Numbers 11: 25-29; James 5: 1-6; Mark 9: 38-48
What a crazy week. Just when you think things can’t get any crazier we find a new way as we continue this reality TV program that we’re all a part of. The week started with the conviction of Bill Cosby. I can’t imagine being in my 80s and now having to spend the rest of my life in prison, and for what. Of course, as the week continued we found ourselves glued to the television again for the Supreme Court hearings. I’m not convinced, though, just how much hearing and listening actually went on in that room. I’m not sure you can say you’re open to hearing the other when your mind is made up and judgment has already been cast. There was one thing that struck me, though, from the press conference following the conviction of Cosby that I believe transcends much of reality TV. I believe it was the prosecutor who simply said, “This was a man who hid behind his character.”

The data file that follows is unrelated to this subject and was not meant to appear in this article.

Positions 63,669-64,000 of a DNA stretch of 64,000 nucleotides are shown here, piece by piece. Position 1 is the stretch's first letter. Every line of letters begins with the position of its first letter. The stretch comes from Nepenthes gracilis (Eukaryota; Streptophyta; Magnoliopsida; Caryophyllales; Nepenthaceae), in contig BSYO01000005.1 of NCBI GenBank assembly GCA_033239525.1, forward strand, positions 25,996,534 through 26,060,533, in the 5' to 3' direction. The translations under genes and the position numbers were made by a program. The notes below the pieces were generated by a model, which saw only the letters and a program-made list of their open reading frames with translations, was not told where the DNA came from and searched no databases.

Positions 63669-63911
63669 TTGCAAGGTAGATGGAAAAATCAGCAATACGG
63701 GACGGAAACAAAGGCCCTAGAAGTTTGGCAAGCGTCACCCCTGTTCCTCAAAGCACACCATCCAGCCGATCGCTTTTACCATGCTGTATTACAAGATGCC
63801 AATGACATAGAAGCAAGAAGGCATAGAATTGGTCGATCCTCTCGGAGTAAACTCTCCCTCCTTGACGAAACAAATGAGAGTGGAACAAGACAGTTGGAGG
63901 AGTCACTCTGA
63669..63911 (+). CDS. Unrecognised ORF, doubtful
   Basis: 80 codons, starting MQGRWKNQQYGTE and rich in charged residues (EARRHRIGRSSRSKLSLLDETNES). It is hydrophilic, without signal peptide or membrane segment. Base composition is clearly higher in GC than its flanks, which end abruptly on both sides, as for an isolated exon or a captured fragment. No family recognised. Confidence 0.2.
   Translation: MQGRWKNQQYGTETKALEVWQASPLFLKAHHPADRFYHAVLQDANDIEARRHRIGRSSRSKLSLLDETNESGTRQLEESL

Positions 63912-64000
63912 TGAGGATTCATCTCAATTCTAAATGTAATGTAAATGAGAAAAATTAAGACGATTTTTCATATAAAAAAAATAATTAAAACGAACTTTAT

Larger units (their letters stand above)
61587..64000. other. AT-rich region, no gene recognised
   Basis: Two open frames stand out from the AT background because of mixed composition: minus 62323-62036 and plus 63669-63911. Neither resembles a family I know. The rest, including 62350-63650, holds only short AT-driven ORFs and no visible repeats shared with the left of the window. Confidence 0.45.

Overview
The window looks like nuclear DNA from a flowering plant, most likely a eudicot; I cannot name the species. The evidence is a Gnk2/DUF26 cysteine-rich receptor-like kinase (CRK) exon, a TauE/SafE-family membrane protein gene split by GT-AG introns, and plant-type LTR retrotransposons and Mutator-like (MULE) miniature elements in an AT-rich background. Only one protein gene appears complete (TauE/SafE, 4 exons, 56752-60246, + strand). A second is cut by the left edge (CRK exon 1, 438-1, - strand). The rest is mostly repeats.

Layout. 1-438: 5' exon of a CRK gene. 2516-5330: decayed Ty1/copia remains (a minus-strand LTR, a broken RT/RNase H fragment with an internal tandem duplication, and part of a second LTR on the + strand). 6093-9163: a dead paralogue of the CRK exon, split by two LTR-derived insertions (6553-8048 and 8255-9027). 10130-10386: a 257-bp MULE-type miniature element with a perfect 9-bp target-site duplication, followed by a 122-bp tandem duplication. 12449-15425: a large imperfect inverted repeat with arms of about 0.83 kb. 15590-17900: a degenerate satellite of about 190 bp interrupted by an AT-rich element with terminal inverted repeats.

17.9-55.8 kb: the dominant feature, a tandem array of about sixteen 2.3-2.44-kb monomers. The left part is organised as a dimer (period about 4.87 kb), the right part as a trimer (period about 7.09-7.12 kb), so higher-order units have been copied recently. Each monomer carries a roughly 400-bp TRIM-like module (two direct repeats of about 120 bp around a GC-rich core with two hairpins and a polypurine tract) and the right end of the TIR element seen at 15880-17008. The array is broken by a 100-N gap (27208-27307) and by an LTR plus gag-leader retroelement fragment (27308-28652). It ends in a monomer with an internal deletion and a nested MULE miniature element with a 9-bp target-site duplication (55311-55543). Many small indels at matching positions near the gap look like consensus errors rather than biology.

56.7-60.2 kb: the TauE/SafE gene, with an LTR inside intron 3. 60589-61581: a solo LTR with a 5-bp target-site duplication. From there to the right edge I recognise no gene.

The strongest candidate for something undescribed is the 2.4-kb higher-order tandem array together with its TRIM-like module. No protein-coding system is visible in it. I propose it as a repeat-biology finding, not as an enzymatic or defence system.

All of know that character. He was America’s dad. He was funny and loving. If you didn’t have the best family life he somehow showed the ideal parent and family through his character. Yet, now we see how hard it is for us to reconcile the character from the real deal and the trauma that he was inflicting upon women. All too often we prefer the character to the real deal because of what it so often offers us in return. If you’ve listened to the reading from James the past few weeks, especially today, he has laid it on thick. These characters become a source of two things for James, power and wealth. The two most ardent of idols, jealous of all the rest and have a way of taking hold of our lives, and more often than not at the expense of those we have deemed less than ourselves, the powerless. When they team up, watch out. James warns that they will lead to the impending doom of humanity when the real God is abandoned and these idols take center stage.